As you said, I have seen IT up-turn (mid 90) but I never really experienced a real down-turn. I would however if I would apply for the same job(s) I had 2 years ago. (consultant(ms exchange)/trainer(MCSE and CCNA)/project manager(expanding large infrastuctures, mainly MS and Cisco). I would have dosens of jobs and companies to choose from, they wouldn't offer me the same big fat car (incl. fuel), laptop, mobile phone (unlimited minutes) and salary. Former colleagues still working at that company wih a similar job and still have the same privileges however... once you got them they are very hard to take away (at least in my country).
    The last year that I worked for an outsourcing company, I got a fixed monthly salary including benefits, even if they didn't have a job for me, but when they did sell me for a couple of weeks/months they would charge about $85 per hour. I think I got about a third or a quarter of that and that's before tax :) (which is rather absurd over here...)

    Again, I don't think it is the same in my country as in the states, but I hope it answers your question somewhat. First we had the millenium bug, and than the conversion to the Euro; everyone that knew how to find the keys on a keyboard could get a job including free training (MCSE primarily), this resulted in a terrible decrease of the level of the average IT professional. For some people it was either the army or IT icon_lol.gif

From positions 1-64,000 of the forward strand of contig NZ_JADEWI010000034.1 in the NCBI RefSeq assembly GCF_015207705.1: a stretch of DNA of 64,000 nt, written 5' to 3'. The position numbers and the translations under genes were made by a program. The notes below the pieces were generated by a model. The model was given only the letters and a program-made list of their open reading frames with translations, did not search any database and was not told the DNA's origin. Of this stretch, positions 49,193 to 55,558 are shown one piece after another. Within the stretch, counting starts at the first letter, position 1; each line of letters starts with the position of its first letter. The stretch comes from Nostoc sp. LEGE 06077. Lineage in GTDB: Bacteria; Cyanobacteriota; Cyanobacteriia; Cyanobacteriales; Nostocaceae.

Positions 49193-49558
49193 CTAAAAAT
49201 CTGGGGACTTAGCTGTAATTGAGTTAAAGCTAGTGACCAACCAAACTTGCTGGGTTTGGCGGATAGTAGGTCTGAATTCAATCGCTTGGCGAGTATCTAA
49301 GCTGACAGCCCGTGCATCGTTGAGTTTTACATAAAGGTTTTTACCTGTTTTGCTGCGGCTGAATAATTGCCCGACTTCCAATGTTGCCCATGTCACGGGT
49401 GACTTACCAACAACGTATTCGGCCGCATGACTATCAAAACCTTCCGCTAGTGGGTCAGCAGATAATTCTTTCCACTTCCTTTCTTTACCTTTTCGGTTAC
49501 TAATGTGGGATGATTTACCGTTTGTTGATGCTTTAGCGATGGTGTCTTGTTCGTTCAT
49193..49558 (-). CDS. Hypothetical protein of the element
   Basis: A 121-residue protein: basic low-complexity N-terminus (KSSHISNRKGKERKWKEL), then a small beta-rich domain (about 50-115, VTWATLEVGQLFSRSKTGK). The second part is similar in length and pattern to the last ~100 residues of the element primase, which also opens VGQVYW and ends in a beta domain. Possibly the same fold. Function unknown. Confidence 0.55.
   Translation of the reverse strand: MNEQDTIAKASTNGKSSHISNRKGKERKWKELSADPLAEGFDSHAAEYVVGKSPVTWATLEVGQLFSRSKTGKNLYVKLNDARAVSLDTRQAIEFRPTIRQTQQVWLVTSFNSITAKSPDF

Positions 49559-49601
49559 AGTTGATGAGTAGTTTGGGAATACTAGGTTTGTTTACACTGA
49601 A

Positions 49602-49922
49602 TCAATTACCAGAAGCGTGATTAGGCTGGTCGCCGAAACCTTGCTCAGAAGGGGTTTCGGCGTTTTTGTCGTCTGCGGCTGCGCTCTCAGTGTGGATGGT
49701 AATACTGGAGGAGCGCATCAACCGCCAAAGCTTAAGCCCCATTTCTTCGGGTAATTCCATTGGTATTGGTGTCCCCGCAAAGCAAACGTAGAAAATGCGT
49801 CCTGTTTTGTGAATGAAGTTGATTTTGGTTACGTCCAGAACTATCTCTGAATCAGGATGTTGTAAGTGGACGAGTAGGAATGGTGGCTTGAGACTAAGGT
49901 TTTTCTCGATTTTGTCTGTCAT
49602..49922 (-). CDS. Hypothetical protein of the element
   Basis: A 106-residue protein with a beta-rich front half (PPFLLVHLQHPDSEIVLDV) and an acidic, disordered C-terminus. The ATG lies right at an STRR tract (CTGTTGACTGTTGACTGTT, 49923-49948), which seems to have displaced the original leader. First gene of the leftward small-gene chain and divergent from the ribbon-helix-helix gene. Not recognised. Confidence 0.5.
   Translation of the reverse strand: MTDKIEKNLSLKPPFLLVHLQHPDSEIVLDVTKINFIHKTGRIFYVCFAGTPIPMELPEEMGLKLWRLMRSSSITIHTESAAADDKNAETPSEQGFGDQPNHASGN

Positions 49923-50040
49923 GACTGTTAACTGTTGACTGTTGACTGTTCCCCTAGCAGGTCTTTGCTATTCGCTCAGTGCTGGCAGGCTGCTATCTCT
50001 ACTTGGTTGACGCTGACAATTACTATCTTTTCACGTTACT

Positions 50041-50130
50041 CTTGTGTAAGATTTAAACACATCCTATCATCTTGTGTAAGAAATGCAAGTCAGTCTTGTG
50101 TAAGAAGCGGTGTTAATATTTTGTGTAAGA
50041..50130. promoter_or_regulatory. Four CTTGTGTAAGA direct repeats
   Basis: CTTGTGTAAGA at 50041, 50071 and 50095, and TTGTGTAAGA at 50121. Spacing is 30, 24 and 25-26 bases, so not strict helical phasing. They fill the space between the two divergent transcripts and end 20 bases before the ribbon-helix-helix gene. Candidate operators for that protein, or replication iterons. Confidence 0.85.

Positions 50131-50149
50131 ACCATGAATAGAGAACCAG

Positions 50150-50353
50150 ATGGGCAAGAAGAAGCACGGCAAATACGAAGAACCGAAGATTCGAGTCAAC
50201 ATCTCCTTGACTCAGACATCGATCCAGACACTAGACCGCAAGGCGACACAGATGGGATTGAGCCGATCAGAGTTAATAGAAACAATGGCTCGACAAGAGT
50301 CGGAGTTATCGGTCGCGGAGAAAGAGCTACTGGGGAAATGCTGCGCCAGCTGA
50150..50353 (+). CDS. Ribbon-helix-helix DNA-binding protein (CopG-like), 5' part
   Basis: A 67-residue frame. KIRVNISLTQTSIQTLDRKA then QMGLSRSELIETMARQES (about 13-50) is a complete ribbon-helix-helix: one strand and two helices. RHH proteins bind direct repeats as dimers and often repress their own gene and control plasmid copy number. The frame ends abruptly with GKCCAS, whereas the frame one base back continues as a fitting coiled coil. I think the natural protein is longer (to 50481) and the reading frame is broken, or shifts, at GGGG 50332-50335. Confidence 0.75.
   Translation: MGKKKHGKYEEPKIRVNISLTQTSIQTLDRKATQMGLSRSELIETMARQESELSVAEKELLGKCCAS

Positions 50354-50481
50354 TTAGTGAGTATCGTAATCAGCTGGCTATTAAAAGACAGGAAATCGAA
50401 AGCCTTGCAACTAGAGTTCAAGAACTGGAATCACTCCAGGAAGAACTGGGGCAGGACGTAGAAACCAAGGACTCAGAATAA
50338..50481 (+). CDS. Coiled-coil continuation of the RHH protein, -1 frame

Around 2001/2002 you could get an MCSE for just a quarter of the cost 1 or 2 years earlier... resulting in MCSEs having to start at a call-desk or other entry level job... even the good ones.

    I participated in CompTIA’s Q1 2003 IT Training Barometer survey, end the other participants almost all seem to agree that 3 months form now it will be better, but 12 months from now it will be much better.
    (and hopefully in 18 - 24 months boooming again :D )

  • JITJIT Member Posts: 32 ■■□□□□□□□□
    Thanks Webmaster, for your reply, and that shows the depth of your experience and knowledge. As you have said, twilight is already there for IT field, which will be turned full on in coming future. Let see what happens then.
    I have visited your country couple of times during my previous assignment (I used to visit HOLECH, a company dealing with Gas Switchgear). Nice country!!!